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Goteo's Ten Rules of Digital Promotion (And A Good Bunch Of Quotes :)

By: Goteo 29 | 05 | 2012 Crowdsasuna, Goteo, Help kit

This is not just any post: rather than something to give an idea of the need for promotion in crowdfunding, especially in the many campaign proposals we receive regularly, this is a road map of everything you need to activate in order to successfully crowdfund your project. So do take some time to read it, and do whatever you need to do to put it to practice!

For these pieces of advice are part of the successful operation of a number of initiatives that have taken them to heart (although there are obviously other factors involved), such as Fixmedia, Yuwa at Donosti Cup, The Social Coin or Hackstory as well as many other successful projects. Of course, we're also making these Ten Rules available to anyone starting out on a crowdfunding project, in other places and platforms. If they find it useful, so much the better!

0. Promote, promote, promote

"No pain, no gain" (Popular proverb)

Financial, and other contributions won't come along by themselves. Much as we might publicise and promote it on Goteo, and much as other people might help promote it, it is a kind of effort that must be spearheaded by whoever leads the initiative. You must be prepared to invest time and energies in regularly promoting, throughout all the campaign. In this document, we try to compile some of the most important key points, while others might surprise you along the way, or might be very specific to the project. In any case, you need to be very proactive, insistent and you need to put your best at it (even better if it can be done in a team), or it won't come through.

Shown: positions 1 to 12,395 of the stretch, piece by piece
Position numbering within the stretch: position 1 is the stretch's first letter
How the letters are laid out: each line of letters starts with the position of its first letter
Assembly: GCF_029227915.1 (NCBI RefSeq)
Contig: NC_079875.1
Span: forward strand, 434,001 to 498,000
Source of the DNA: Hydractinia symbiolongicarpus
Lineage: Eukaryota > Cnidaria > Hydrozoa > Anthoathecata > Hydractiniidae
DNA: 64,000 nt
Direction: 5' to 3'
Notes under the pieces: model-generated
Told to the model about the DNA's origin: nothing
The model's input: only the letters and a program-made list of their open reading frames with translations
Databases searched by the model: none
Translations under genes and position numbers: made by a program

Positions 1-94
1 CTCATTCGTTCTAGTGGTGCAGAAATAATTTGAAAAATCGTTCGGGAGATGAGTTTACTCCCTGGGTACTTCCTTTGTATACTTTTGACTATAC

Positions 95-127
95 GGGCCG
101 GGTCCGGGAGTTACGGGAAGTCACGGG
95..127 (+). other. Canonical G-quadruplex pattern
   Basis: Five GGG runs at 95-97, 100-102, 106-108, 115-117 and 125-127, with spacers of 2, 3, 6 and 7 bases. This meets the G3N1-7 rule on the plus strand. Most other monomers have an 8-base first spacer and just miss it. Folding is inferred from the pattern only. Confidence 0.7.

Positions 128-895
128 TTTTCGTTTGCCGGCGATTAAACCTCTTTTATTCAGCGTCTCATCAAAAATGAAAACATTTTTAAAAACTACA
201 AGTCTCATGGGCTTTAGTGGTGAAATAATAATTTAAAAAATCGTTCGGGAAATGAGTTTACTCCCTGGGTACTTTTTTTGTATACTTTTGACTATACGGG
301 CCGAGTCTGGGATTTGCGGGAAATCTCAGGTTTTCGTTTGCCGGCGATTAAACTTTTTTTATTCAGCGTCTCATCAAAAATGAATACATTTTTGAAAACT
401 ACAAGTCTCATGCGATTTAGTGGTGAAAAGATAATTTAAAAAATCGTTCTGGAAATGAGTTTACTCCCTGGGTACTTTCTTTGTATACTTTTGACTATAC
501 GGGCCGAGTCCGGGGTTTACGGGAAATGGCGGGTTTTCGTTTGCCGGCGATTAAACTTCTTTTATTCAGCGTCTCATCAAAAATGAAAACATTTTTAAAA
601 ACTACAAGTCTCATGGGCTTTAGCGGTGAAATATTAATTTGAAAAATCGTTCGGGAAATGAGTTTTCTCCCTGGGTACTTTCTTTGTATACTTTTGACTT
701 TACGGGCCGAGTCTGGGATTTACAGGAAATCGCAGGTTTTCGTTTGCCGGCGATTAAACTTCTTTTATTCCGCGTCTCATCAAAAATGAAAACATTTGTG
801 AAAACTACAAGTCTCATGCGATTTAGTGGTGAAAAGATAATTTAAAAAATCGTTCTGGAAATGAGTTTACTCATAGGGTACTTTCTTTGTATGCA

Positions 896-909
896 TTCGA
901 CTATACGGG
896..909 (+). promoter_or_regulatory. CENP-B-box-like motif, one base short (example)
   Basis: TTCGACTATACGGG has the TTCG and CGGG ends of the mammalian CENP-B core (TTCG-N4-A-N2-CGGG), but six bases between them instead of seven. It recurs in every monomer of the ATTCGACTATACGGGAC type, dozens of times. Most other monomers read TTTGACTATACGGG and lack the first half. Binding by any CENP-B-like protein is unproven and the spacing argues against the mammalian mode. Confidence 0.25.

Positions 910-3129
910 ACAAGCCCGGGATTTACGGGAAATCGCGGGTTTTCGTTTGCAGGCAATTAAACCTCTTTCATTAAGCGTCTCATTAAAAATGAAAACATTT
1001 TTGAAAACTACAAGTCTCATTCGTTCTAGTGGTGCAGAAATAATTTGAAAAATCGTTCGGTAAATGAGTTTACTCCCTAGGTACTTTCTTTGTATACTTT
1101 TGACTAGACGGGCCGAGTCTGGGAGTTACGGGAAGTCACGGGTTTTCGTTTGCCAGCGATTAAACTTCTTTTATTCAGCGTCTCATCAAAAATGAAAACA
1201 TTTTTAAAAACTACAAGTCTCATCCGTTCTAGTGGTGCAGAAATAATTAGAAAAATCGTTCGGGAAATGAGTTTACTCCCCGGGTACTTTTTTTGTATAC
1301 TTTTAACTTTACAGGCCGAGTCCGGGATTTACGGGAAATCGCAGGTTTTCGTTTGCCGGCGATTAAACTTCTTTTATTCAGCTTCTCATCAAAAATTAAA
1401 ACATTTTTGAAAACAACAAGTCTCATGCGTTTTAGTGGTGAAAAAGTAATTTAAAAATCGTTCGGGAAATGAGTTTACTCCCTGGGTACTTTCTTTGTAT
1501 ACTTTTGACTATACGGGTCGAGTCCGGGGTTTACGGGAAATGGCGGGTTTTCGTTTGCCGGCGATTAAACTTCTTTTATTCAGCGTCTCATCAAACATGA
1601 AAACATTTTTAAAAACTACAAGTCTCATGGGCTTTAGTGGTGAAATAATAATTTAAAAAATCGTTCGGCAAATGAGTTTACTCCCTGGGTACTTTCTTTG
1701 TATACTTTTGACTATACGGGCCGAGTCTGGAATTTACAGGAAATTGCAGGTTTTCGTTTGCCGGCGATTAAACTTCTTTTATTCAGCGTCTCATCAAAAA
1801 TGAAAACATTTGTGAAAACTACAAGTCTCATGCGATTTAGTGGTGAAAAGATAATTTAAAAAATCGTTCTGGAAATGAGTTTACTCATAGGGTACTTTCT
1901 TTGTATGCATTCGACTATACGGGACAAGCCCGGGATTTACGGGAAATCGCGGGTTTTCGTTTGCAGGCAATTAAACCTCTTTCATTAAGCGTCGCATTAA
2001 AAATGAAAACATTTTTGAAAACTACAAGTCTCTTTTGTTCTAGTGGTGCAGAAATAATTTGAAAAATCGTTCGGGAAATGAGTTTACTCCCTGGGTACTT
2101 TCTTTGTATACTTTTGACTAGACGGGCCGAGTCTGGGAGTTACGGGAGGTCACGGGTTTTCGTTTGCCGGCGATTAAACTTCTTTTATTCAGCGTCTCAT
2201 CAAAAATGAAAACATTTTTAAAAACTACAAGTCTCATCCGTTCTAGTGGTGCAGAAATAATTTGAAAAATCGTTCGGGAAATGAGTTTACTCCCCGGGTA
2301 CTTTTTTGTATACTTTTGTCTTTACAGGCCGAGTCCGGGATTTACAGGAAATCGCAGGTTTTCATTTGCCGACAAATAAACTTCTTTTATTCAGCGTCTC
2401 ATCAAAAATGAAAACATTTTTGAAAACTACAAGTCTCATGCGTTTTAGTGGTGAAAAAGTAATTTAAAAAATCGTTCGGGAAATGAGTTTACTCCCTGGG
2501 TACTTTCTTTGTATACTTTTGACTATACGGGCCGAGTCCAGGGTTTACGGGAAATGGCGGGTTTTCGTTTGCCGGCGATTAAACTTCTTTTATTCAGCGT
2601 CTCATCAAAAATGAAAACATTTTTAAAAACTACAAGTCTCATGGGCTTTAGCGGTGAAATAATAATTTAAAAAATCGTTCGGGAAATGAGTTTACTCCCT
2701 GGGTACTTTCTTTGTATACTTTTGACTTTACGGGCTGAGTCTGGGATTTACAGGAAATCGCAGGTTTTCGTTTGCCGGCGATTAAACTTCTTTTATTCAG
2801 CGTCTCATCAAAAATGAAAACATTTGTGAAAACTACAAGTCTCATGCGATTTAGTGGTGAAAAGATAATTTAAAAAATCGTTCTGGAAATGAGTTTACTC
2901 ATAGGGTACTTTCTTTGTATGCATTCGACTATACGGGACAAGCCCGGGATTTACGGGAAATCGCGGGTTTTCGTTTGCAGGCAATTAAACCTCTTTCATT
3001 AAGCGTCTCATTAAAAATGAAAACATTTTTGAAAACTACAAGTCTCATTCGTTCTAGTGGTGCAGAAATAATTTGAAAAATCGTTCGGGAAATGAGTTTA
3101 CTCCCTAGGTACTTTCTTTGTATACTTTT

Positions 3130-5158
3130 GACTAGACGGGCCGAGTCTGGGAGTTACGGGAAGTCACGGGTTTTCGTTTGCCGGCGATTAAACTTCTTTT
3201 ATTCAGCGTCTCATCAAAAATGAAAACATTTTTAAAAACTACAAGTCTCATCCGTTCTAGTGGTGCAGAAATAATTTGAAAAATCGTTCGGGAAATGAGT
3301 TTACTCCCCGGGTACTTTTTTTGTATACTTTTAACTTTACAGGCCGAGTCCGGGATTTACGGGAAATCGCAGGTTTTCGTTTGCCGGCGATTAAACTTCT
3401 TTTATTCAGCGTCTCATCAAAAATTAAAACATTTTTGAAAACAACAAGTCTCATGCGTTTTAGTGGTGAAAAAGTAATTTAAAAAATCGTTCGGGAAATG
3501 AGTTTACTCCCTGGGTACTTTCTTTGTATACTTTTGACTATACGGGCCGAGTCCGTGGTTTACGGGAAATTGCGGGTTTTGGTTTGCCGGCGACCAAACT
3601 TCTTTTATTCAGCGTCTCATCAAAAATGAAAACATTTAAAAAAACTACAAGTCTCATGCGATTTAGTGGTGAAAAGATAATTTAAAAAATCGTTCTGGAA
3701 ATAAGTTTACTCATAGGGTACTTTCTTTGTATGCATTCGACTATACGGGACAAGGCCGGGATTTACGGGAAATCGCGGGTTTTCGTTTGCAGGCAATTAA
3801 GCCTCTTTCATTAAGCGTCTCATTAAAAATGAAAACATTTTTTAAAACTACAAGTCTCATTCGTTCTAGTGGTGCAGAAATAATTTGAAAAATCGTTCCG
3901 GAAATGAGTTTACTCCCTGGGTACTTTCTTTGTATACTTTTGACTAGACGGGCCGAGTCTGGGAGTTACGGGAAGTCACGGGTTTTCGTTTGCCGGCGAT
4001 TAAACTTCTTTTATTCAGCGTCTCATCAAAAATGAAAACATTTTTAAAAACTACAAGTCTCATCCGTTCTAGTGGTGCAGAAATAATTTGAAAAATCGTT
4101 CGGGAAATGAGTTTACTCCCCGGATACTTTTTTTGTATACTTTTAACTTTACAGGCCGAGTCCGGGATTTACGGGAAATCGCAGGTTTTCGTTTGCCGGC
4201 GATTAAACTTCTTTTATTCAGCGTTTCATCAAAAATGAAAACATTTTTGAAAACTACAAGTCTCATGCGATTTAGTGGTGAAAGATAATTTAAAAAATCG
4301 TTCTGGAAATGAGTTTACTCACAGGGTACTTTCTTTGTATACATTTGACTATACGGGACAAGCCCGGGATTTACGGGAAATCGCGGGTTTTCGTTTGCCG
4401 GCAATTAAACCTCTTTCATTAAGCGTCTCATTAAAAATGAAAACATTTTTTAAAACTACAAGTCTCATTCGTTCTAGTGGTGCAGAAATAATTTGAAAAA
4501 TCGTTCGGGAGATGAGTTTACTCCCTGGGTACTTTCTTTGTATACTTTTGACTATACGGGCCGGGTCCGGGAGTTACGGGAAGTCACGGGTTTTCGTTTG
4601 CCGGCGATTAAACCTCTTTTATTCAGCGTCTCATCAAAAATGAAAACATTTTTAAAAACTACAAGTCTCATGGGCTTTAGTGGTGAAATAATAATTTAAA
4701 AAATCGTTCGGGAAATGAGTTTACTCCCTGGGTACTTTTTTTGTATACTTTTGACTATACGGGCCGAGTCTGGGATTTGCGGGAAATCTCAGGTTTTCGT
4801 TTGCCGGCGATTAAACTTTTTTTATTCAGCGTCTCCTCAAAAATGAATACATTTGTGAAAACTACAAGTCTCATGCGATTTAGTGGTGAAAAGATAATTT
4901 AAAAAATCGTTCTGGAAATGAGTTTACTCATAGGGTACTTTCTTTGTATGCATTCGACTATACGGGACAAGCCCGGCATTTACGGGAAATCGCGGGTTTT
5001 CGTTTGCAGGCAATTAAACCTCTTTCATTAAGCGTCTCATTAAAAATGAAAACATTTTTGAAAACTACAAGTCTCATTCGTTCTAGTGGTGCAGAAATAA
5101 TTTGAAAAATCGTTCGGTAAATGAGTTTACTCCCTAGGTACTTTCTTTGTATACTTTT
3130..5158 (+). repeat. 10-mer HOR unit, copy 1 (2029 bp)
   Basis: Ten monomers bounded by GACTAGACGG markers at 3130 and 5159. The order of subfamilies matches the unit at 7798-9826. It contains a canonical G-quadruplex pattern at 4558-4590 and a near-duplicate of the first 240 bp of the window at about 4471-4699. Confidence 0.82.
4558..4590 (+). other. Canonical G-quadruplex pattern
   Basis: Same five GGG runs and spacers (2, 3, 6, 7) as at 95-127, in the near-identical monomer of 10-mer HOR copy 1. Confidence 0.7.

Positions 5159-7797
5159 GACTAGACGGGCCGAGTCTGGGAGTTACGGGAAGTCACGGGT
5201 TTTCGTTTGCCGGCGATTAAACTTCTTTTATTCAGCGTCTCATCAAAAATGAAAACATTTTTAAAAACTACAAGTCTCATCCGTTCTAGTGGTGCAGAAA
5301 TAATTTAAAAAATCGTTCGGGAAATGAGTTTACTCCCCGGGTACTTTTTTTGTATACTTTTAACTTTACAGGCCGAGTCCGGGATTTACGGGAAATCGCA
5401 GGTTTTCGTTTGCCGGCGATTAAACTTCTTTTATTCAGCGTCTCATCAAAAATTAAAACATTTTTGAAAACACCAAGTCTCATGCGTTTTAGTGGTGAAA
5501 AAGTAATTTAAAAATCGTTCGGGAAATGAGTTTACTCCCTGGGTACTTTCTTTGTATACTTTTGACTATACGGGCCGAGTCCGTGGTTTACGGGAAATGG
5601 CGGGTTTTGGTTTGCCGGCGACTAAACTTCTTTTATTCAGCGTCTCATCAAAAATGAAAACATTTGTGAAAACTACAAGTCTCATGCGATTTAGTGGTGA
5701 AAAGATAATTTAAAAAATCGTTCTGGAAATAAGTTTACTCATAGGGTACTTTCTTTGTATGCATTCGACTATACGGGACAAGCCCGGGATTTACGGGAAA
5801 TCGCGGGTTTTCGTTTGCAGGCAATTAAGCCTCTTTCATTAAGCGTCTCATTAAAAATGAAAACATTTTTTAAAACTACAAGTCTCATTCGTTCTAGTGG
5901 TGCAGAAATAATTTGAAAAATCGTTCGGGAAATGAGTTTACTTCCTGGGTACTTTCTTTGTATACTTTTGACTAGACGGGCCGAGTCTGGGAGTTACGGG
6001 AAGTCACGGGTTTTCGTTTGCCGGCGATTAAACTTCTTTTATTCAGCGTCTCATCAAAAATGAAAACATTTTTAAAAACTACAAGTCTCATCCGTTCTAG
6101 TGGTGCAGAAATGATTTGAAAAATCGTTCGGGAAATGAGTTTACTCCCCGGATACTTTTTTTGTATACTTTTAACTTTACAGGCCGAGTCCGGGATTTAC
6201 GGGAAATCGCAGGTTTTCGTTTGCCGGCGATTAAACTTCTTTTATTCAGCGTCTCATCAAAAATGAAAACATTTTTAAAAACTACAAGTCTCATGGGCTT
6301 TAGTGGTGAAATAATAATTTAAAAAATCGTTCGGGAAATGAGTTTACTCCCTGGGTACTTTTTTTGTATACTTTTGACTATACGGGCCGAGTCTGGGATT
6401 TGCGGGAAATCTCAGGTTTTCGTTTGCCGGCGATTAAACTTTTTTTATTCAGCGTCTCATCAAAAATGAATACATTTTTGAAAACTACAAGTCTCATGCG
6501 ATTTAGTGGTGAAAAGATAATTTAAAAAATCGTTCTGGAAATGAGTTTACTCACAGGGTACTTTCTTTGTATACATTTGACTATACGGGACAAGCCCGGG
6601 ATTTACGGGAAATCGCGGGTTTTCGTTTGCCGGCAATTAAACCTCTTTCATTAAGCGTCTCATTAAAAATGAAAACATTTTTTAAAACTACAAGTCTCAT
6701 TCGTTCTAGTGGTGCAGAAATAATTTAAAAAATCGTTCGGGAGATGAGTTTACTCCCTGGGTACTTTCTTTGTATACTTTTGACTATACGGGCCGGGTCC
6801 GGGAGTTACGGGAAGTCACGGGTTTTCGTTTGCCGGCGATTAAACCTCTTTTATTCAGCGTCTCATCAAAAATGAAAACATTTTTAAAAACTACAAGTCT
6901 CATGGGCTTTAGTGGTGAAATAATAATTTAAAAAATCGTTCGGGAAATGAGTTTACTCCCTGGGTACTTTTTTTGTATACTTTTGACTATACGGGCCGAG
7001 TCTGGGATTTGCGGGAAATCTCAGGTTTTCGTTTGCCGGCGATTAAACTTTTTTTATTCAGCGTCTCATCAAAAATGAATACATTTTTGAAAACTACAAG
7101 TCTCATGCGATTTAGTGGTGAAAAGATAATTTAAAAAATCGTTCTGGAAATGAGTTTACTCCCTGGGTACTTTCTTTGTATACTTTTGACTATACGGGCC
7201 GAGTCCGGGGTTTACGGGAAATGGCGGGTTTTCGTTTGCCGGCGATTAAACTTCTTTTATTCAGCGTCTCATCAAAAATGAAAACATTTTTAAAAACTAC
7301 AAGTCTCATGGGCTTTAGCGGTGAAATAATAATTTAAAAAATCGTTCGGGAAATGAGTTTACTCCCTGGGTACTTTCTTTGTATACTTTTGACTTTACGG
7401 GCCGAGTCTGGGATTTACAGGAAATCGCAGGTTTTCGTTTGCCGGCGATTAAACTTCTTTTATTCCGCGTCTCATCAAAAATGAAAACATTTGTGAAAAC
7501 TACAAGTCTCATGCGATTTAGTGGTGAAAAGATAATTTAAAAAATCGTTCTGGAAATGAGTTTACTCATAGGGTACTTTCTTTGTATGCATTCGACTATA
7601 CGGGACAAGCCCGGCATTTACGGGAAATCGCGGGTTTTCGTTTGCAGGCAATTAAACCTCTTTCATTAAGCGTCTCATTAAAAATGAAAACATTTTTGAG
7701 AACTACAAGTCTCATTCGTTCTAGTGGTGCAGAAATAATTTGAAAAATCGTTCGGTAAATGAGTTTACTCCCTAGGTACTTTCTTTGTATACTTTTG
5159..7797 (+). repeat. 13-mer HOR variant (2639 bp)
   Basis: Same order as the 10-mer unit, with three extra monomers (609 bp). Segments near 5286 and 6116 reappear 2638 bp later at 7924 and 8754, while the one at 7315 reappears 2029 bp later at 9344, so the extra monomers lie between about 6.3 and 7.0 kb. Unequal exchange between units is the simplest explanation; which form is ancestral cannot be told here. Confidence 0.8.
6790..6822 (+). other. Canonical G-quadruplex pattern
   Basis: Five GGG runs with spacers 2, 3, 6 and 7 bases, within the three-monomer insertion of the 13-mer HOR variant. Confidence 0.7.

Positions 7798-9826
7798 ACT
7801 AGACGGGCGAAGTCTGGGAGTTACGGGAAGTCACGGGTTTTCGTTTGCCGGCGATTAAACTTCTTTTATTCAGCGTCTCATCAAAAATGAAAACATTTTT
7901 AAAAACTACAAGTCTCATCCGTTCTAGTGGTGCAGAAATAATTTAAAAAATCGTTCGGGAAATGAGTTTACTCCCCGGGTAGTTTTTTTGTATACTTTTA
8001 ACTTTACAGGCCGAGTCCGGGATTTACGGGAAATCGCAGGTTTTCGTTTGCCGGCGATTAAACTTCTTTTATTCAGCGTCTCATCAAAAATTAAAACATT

Advice: Make a list of all the strong points, virtues and possibilities of the project, and another one with the kind of people and institutions who might be interested in it. Think about how and when you can communicate your project. Keep updating that list as the campaign moves forward.

1. The first days are critical

"To climb up the stairs, you need to start at the first step." (Walter Scott)

There is an initial promotional effort that must be undertaken by those of you that lead the project and your community or social circles (friends, comrades, acquaintances, family). Normally, it is only with a fundraising of between 20% and 30% that it has been proven that people attracted by the platform and other sources will take the step to contribute to the idea, following a kind of "herd effect". There are exceptions, but it's not worth it to risk becoming one.

Advice: When contacting the people closest to the project (those that you count on with definitely supporting it), remind them that it is important that they contribute as soon as possible, in order to generate an initial sense of trust, and in order to thus attract the interest of more co-financiers.

2. Combine various communication channels

"To repeat is to persuade with more detail" (Duke of Levis)

Aside from social networks, where it is important to insist regularly, varying the message, so that our friends and followers can stay up-to-date with the progress of the campaign, you also need to consider different channels, and to combine them. From a message template which can be adapted and sent by email, to conversations and even calls placed to certain people. We're campaigning. Much like the case of a real-life fundraising campaign, the more bases we can cover, the better.

Advice: Try to communicate any piece of news or update on the project simultaneously and adequately in each channel, trying to get to the point. In general, a series of brief and varied messages are better than a few longer ones.

3. Where is your community?

"If you search well, you will find." (Plato)